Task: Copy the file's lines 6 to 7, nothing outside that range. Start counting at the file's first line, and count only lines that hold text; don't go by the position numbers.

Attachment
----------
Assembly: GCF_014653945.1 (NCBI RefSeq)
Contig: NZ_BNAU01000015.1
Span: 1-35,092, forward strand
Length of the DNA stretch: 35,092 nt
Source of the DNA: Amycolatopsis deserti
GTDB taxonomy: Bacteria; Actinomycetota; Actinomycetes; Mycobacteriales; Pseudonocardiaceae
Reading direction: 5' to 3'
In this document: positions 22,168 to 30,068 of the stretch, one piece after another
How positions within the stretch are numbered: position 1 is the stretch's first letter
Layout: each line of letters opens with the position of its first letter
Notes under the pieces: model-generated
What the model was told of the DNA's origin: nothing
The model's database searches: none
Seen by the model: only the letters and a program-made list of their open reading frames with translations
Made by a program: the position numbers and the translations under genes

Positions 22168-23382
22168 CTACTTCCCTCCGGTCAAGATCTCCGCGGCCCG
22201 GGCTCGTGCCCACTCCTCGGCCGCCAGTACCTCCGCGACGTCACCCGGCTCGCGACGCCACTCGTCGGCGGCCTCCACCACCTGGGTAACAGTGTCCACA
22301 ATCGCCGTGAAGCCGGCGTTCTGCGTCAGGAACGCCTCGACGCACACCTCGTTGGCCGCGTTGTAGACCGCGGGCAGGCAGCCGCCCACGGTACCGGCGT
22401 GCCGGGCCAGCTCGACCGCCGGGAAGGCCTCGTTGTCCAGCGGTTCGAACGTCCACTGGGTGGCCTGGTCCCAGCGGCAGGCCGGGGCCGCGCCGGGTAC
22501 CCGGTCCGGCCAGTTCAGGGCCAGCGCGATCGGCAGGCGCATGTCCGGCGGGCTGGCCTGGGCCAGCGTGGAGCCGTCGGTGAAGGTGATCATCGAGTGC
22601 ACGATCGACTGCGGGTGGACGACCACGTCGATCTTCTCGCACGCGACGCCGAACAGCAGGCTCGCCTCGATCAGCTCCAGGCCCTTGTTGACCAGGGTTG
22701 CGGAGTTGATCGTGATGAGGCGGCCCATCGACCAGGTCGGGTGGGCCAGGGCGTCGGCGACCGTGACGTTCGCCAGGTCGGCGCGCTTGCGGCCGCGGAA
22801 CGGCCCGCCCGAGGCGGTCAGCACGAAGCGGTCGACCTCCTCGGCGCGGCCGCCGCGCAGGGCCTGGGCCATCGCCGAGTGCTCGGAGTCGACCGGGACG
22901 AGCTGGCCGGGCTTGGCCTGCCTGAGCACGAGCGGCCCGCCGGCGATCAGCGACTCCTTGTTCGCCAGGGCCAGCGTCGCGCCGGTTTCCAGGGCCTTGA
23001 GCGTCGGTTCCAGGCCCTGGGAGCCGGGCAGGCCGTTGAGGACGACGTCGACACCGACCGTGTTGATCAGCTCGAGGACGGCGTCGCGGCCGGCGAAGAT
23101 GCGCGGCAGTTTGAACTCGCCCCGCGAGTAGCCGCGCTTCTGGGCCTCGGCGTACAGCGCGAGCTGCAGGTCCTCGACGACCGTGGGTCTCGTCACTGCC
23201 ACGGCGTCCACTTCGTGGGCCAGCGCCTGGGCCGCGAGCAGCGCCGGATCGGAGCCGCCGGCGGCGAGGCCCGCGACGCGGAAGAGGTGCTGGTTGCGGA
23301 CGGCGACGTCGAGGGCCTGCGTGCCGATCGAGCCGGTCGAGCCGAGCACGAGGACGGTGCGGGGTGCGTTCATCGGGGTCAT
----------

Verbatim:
GTDB taxonomy: Bacteria; Actinomycetota; Actinomycetes; Mycobacteriales; Pseudonocardiaceae
Reading direction: 5' to 3'